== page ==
Proceeding as you guys have tought me on my previous posts by setting the whole thing equal to $X$ taking the tangent of the whole expression and then using the additon formula for tangent:


So lets split this into two sub-computations like this:

i): $$N=\tan{(2\arctan{2})}=\tan{(\arctan{2}+\arctan{2})}=\frac{2\tan{(\arctan{2})}}{1-\tan^2{(\arctan{2})}}=\frac{2\cdot 2}{1-2^2}=-\frac{4}{3}.$$




$$\tan{X}=\frac{N+M}{1-MN}=\frac{-\frac{4}{3}+\frac{4}{3}}{1+\frac{4}{3}\cdot\frac{4}{3}}=0\Longrightarrow X=\arctan{0}=0.$$

The book says $X=\pi.$

  • $\begingroup$ $\pi$ is the right answer $\endgroup$ Sep 16 '17 at 21:56
  • 1
    $\begingroup$ Solutions of the equation $\tan x = c$ are determined only up to addition by integer multiples of $\pi$. Moreover, without any further input, all of them equally makes sense. In your case, you may write $$ X = \pi - 2\arctan\left(\frac{1}{2}\right) + \arctan\left(\frac{4}{3}\right) $$ and then proceed. $\endgroup$ Sep 16 '17 at 21:57
  • $\begingroup$ @SangchulLee - I'm still not sure where my solution is wrong. $\endgroup$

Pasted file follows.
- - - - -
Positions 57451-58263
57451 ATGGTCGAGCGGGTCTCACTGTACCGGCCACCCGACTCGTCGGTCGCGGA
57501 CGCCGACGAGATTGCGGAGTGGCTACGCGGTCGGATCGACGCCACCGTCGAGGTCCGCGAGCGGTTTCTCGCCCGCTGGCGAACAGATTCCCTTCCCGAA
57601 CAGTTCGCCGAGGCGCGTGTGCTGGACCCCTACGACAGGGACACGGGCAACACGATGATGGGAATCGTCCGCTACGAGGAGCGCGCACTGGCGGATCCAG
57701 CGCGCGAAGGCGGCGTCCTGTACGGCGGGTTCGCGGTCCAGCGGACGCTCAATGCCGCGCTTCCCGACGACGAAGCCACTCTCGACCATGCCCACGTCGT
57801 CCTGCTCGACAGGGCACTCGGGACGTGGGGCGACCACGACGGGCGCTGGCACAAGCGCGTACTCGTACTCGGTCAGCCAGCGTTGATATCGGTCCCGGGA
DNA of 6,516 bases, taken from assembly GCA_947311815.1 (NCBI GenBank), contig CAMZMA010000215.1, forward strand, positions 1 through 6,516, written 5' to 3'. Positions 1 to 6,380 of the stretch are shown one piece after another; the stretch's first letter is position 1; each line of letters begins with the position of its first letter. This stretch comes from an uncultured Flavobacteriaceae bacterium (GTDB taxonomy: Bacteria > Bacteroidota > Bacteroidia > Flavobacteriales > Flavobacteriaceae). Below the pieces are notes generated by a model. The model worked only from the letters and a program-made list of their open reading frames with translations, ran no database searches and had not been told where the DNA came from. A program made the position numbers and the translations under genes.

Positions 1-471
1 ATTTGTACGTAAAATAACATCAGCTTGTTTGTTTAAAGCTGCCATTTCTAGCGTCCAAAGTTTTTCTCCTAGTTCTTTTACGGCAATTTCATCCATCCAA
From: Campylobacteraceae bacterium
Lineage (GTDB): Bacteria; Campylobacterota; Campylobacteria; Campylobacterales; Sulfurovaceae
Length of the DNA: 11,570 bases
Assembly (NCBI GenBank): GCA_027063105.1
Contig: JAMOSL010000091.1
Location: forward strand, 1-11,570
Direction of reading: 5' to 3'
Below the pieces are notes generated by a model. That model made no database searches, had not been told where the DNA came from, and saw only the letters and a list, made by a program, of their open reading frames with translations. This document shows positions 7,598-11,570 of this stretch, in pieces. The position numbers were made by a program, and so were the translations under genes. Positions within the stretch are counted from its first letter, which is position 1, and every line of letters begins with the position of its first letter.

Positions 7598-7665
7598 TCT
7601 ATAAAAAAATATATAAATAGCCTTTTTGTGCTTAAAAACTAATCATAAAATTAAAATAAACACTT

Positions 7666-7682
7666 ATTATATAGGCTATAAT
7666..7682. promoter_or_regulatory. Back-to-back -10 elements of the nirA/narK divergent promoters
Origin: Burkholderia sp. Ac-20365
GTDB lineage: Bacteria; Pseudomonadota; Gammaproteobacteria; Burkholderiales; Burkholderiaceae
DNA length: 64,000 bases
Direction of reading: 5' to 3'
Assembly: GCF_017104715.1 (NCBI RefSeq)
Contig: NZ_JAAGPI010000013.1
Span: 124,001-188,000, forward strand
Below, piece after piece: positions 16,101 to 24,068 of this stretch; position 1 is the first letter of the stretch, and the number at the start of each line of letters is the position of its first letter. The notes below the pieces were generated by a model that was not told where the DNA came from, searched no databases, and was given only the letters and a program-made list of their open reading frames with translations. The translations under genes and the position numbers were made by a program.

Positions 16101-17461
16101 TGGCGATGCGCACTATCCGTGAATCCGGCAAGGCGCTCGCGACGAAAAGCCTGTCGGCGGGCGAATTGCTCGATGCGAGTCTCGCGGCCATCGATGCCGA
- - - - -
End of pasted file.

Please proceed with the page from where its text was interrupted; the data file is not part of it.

– Parseval
    Sep 16 '17 at 21:59
  • 1
    $\begingroup$ Your mistake is the part where you concluded $X = 0$ from $\tan X = 0$. As I explained, $\tan X = 0$ only tells you that $X = n \pi$ for some $n \in \mathbb{Z}$. You still need to determine which $n$ fits into your $X$. This can be done if you carefully examine $X$. For instance, Chappers explains one possible way. $\endgroup$ Sep 16 '17 at 22:00
  • $\begingroup$ Yes, I forgot to add the periodicity of tangent function. $\endgroup$
    – Parseval
    Sep 16 '17 at 22:08

The last implication is false: $\tan{X} = 0 \implies X = k\pi$ for some $k \in \mathbb{Z}$. To find out which value, it's probably simplest to estimate the terms:

  • $\arctan{2}>\arctan{1}=\pi/4$, so the sum is certainly bigger than $\pi/2$.
  • On the other hand, $0<\arcsin{(4/5)} < \pi/2$ and $\arctan{2}<\pi/2$, so the result is bounded above by $3\pi/2$.

The only multiple of $\pi$ between these is $\pi$ itself, so the value of the sum must be $\pi$.

  • $\begingroup$ I understand 100%. Thank you buddy! $\endgroup$
    – Parseval
    Sep 16 '17 at 22:08

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